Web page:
» posted on Friday, December 11th, 2009 at 10:02 pm
More Information About HSLDA
Although the Home School Legal Defense Association is credited with helping homeschoolers in its early years, many believe the organization has changed. HSLDA’s actions on federal, state and local levels have raised questions about the organization’s direction, and whether it has strayed too far to offer any genuine protection or benefit to homeschoolers.
When one is afforded a wide-angle view of HSLDA and its actions, patterns emerge and questions form. Is HSLDA an organization worthy of your financial support? Visit HSLDA’s site, read through the pages of this site and decide for yourself.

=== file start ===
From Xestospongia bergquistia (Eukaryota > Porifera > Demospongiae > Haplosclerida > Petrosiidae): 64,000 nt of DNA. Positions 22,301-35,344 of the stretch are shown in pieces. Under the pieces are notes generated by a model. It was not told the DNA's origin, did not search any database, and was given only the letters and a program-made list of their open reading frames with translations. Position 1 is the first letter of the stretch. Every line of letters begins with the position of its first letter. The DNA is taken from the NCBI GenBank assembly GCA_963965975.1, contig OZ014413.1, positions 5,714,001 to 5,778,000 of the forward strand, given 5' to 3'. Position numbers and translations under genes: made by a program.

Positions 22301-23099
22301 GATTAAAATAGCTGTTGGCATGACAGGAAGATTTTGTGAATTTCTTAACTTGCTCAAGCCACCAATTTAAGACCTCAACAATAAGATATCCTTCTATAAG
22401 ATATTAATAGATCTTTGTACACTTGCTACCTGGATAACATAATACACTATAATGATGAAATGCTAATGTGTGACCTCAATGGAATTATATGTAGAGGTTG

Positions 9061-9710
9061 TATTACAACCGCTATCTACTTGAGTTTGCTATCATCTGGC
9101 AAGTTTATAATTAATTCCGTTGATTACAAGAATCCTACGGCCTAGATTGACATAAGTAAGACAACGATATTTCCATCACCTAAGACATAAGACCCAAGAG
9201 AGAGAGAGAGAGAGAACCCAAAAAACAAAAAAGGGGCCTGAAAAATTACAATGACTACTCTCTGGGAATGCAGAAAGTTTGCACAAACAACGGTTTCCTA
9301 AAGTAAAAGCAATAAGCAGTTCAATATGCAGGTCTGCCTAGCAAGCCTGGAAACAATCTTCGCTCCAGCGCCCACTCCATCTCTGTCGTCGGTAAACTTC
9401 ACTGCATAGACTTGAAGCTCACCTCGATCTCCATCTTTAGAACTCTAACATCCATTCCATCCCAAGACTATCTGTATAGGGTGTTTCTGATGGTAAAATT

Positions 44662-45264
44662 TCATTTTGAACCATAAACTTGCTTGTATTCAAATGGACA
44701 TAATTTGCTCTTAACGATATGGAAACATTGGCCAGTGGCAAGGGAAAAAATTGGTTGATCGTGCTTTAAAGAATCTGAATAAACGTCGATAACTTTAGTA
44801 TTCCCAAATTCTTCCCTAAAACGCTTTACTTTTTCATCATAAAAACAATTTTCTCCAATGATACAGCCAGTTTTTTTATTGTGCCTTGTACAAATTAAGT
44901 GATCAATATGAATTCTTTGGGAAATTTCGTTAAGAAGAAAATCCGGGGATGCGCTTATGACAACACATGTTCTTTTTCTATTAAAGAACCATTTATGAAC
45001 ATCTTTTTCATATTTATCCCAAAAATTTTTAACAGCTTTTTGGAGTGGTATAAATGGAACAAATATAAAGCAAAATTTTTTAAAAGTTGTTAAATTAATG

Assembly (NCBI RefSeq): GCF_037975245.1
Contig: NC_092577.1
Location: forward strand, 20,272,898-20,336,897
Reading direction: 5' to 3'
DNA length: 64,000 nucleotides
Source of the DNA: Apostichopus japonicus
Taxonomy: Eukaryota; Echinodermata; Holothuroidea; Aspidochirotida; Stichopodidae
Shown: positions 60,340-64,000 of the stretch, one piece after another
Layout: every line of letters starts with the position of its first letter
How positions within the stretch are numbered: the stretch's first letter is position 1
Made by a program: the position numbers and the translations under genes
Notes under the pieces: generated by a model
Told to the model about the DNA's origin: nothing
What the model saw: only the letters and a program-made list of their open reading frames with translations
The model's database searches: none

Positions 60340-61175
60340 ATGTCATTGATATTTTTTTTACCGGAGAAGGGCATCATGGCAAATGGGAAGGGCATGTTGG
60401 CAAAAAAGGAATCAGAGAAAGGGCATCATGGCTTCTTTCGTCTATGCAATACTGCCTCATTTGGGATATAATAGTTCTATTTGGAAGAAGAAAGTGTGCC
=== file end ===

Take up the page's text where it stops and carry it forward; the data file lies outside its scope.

HSLDA has used its considerable clout time and again to establish laws that only they and a limited segment of the home education community can live under. Their vision of home education is very State controlled and regulated. Many families cannot comply with the laws HSLDA helps to pass.
– Doris Hohensee,
New Hampshire Alliance for Home Education.
Need I Join HSLDA?
Think carefully before you pay $85-$100 in annual dues to a homeschool defense organization
— especially one that sends out frequent urgent alerts, uses frightening scenarios to sell its product, is inherently exclusive, and declines to link to most inclusive state homeschool associations. Find out what it really provides.
Maintaining Homeschool Freedoms Takes Small and Large Contributions From a Lot of People:
Working for Homeschooling Freedoms: Chore or Opportunity?